- Facebook / Yvonne Wen
Late-night drinking sessions and other unhealthy habits eventually take their toll on the human body, and one Malaysian woman says she’s the living example of that.
Yvonne Wen, a Penang native, said in an Oct 28 Facebook post that she was diagnosed with a stroke which left her half of her face paralysed. The shocking part? She was only in her 20s.
Her post spread like wildfire and has since gone viral, garnering over 16,000 shares.
In Wen’s post, she recalled how her paralysed face resulted in food “leaking” out of her mouth, as well as the inability to speak clearly and to fully close her right eye.
Wen, who is a clerk, confessed that she ignored the early symptoms, assuming that it was unlikely for young people to suffer from stroke or any other serious diseases.
The first symptoms appeared about a year before the stroke occurred, when she started having persistent fever and swelling on her face, which she said made her head look like that of a pig.
Despite that, she brushed her symptoms off, choosing to self-medicate with over-the-counter medicine instead. After that, her fever and swelling subsided in a few days, she said.
Little did she know that her ordeal had just begun.
Before she knew it, she could no longer smile or display any facial expression. Her face was numb and one of her eyes was half-closed all the time.
A doctor said she had suffered a stroke, but she did not believe it could be true – until the second and third doctors she consulted also gave the same diagnosis.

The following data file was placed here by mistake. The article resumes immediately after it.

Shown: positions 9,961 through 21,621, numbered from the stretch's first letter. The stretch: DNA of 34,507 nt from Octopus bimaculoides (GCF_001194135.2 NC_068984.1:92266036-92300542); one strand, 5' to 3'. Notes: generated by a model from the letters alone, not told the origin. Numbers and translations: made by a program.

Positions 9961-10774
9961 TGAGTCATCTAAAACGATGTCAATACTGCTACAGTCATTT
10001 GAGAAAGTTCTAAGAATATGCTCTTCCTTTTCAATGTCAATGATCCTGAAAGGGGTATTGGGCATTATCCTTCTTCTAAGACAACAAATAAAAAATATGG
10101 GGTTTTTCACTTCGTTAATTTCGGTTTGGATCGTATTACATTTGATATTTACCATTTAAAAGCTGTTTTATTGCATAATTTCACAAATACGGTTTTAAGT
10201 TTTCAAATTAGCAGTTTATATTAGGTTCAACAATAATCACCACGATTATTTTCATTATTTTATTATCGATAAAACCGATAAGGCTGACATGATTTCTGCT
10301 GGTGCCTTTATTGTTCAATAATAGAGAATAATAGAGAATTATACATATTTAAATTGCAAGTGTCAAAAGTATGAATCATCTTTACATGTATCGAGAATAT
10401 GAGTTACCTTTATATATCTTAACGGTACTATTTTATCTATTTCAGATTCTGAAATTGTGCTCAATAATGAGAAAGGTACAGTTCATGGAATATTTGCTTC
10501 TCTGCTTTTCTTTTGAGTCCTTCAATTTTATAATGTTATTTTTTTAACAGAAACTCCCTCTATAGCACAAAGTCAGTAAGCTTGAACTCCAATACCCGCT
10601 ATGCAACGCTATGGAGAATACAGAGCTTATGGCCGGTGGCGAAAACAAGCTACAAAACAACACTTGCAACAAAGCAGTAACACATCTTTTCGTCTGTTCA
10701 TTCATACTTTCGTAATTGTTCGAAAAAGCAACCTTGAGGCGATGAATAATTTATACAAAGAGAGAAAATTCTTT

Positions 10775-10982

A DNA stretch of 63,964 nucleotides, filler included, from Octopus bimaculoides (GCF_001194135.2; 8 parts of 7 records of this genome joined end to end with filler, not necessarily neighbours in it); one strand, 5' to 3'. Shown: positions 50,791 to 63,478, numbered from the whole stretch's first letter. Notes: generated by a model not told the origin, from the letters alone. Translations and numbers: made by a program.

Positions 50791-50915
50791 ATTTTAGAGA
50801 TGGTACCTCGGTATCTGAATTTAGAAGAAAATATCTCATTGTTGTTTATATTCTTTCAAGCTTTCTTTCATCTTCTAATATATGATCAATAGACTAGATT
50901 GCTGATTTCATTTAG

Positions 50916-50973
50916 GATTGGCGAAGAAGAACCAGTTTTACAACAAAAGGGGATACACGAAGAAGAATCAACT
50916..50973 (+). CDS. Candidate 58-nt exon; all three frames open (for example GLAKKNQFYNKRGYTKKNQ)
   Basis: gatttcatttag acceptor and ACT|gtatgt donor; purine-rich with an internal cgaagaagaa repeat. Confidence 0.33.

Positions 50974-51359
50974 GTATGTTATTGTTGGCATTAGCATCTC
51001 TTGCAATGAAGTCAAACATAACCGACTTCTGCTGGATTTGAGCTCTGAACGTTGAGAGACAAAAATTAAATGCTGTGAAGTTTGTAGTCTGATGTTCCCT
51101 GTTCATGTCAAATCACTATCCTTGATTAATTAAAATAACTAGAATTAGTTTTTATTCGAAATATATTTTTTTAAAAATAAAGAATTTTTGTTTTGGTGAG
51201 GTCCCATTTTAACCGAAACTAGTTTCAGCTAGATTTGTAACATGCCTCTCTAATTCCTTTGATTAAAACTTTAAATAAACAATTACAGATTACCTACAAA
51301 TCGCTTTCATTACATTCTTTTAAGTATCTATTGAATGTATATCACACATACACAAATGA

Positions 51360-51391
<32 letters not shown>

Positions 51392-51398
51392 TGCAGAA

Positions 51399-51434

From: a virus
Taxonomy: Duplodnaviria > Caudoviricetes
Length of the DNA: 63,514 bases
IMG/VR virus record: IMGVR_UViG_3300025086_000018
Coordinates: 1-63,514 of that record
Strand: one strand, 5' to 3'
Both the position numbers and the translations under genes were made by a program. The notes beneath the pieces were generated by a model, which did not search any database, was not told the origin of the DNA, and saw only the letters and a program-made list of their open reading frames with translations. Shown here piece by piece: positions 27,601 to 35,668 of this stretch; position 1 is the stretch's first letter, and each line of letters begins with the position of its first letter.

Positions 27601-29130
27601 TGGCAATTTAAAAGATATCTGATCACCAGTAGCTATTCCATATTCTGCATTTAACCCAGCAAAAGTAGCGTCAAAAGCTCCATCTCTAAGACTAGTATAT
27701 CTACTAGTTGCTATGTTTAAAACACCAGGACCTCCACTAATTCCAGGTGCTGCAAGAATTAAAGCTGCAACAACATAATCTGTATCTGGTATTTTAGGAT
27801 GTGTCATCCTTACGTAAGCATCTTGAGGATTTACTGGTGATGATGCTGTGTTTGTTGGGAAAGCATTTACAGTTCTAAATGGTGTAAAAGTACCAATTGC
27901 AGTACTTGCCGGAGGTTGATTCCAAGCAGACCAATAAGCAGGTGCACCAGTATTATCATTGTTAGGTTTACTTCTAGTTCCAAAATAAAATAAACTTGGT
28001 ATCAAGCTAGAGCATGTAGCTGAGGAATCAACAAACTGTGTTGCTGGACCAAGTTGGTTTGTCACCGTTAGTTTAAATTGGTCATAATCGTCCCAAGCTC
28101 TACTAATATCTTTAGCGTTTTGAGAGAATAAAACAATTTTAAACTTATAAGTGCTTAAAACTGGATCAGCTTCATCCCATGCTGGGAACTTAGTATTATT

Her wake-up call came when one of the doctors told her: “Don’t take your youth for granted and neglect your health. There will be a price to pay.”
“Your stroke could be caused by insufficient sleep, stress, diet and lack of exercise,” the doctor added.
This was when she realised that she had been neglecting her health.
Dr Paul Chiam, a cardiologist at Mount Elizabeth Novena Hospital told Business Insider: “Fortunately the risk of a young person having a stroke is very low, except for those born with abnormal swelling of blood vessels in the brain or those born with a patent foramen ovale in the heart.”
Frequent partying and drinking usually do not lead to a stroke, but heavy smoking or consuming recreational drugs could potentially raise one’s blood pressure, Dr Chiam added.
Wen just happened to be one of the rarest cases.
Like many of her peers, her lifestyle involved frequent late-night movies, alcohol, consuming oily foods and having supper every night. To top it all off, she did not exercise at all.
“The happiness was short-lived,” she wrote in her Facebook post. After just one year of living this way, her body was in trouble.
While she declined to reveal her age, Wen told Business Insider that the incident happened “one to two years ago”.
She finally saw light after she was introduced to a doctor in Singapore. The doctor helped adjust her diet, prescribed medication and provided massages to help her recover.
In just six months, Wen saw improvements and she was able to smile again.
But the doctor warned her to take even better care of her health as stroke sufferers are susceptible to relapses.
No family history of stroke
While family history contributes to the likelihood of getting a stroke, Wen told Business Insider that her family’s medical history only included cancer and diabetes, and that none of her relatives had suffered from a stroke before.
In her Facebook post, Wen provided sage advice to social media users: get sufficient sleep, watch your diet, exercise more, find an outlet to release stress and avoid consuming cold drinks.
Most importantly, a person should always see a doctor if they are feeling unwell, she said.
Wen told Business Insider that she hopes her misfortune serves as a wake-up call to young people like her, because one’s age does not provide immunity against sicknesses.
After turning her life around, Wen could finally upload a photo of herself smiling widely. And while many people take that for granted, it’s something she’s very grateful for.
Read also: Saunas can reduce stroke risk